Love and Other Disasters, a perfectly charming romantic comedy, inspired by equal parts Breakfast at Tiffany's (characters are seen at various points watching and/or discussing the classic, and Murphy's character is stylistically inspired by Holly Golightly) and Sex and the City (the films shares the same atmosphere of the young and fabulous looking for love in a big city, only imagine Carrie Bardshaw if she were a Brit-Spaniard raised in America and employed at UK Vogue). Brittany Murphy plays Emily 'Jacks' Jackson, a hyperactive talkative gal with a fantastic wardrobe and even more fantastic friends. Tallulah, an emotional poet who is partial to hash brownies and impractical relationships, is Jacks' best girl friend and keeps the story entertaining with her bizarre and rather inappropriate comments. Jacks' other best friend is her roommate Peter Simon (the adorable Matthew Rhys), a gay screenwriter consumed with the romantic fantasies occurring in his head rather than looking for love in reality. His constant struggle to meet the elusive David Williams, an art curator at Sotheby's he has never actually met, is only equalled by his struggle to write a screenplay that represents the truth of his daily life. The main romantic triangle in Jacks' life is between her ex-boyfriend James, who she sleeps with regularly mostly out of pity but demands no relationship form between them, and Paolo, a gorgeous Argentinian who interns for a photographer at Vogue and who Jacks mistakes throughout the entire film as gay. For the girl who claims to have a remarkable 'gaydar', she misses every single sign that the boy throws her way.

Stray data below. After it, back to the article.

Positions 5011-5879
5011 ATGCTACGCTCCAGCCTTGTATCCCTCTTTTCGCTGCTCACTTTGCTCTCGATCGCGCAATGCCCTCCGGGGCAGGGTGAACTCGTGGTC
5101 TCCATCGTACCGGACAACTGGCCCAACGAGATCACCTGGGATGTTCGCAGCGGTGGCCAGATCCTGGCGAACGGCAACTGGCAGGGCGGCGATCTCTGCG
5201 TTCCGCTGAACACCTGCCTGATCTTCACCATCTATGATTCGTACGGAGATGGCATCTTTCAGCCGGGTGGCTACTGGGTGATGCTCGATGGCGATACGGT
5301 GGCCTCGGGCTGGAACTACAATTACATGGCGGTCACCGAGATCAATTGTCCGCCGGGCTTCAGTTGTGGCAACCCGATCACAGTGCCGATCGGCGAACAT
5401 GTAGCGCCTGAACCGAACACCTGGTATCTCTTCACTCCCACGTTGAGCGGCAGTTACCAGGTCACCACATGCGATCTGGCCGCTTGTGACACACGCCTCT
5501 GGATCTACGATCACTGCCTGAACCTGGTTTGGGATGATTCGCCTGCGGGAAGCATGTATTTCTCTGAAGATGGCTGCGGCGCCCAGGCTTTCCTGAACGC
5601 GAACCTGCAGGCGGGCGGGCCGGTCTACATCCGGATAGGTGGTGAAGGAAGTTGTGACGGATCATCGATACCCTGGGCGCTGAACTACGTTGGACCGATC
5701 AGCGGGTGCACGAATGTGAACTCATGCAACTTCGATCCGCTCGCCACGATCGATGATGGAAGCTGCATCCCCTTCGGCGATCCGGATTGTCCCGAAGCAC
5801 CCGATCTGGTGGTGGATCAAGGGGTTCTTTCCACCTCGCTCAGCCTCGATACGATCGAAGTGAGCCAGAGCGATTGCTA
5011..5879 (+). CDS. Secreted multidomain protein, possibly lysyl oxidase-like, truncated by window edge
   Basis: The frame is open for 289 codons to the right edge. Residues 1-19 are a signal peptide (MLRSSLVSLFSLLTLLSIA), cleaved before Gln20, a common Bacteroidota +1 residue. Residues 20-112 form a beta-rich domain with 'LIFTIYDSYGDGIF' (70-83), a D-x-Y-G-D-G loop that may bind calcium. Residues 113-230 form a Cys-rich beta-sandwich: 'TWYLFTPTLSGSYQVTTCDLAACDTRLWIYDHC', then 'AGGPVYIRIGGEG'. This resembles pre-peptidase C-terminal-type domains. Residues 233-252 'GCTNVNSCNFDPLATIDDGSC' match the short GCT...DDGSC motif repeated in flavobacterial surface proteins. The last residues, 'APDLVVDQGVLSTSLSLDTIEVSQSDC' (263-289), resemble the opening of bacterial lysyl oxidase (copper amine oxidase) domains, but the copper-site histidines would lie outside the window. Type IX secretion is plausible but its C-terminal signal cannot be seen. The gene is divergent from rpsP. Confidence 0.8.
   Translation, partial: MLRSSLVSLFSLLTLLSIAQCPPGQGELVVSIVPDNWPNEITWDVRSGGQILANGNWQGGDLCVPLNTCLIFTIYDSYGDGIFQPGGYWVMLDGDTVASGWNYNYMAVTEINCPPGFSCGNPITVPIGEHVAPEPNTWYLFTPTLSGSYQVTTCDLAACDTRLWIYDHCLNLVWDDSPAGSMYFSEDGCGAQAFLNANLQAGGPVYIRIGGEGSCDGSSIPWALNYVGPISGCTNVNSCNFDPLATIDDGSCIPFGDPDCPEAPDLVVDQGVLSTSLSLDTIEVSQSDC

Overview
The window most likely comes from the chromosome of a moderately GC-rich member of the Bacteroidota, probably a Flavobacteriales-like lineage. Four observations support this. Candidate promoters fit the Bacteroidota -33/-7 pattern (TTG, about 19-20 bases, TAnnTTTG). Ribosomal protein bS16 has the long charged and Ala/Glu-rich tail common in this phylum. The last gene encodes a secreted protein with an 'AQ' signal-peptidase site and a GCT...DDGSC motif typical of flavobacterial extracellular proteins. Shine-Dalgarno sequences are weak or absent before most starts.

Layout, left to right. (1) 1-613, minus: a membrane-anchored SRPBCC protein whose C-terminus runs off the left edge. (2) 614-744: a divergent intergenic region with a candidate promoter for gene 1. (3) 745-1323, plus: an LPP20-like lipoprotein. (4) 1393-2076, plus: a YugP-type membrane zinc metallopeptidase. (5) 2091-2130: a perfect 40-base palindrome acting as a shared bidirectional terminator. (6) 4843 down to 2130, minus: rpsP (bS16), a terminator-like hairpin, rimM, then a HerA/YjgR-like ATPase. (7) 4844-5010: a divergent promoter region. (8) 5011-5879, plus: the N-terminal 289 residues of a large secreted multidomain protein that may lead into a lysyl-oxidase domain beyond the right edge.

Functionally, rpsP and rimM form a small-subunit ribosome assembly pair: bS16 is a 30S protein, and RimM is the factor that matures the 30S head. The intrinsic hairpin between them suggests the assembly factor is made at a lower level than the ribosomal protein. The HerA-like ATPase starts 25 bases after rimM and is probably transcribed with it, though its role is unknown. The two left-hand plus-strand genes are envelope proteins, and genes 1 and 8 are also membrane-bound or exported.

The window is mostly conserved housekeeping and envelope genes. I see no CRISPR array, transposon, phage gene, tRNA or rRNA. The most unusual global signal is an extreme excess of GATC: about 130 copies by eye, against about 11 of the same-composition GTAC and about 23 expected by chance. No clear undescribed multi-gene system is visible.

Jacks possesses the kind of wardrobe that every young cosmopolitan-minded girl desires to have. Whether she is running around her apartment in fantastic silk and lace lingerie, or running around town in sparkly dresses and little jackets, she is never without a thick swipe of eyeliner or five-inch red-soled heels (you know the ones, wink wink). She sports Bardot eye makeup and wispy Audrey Hepburn bangs on even the most casual occasions. She mixes denim and sequins, and wears bubblegum pink in the most serious way - even on her eyelids.
It's a completely worthy film for anyone looking to laugh, love, and be inspired. A special treat is when Gwyneth Paltrow and Orlando Bloom pop up at the end of the film. Catch it on Showtime now, or add it to your Netflix queue pronto.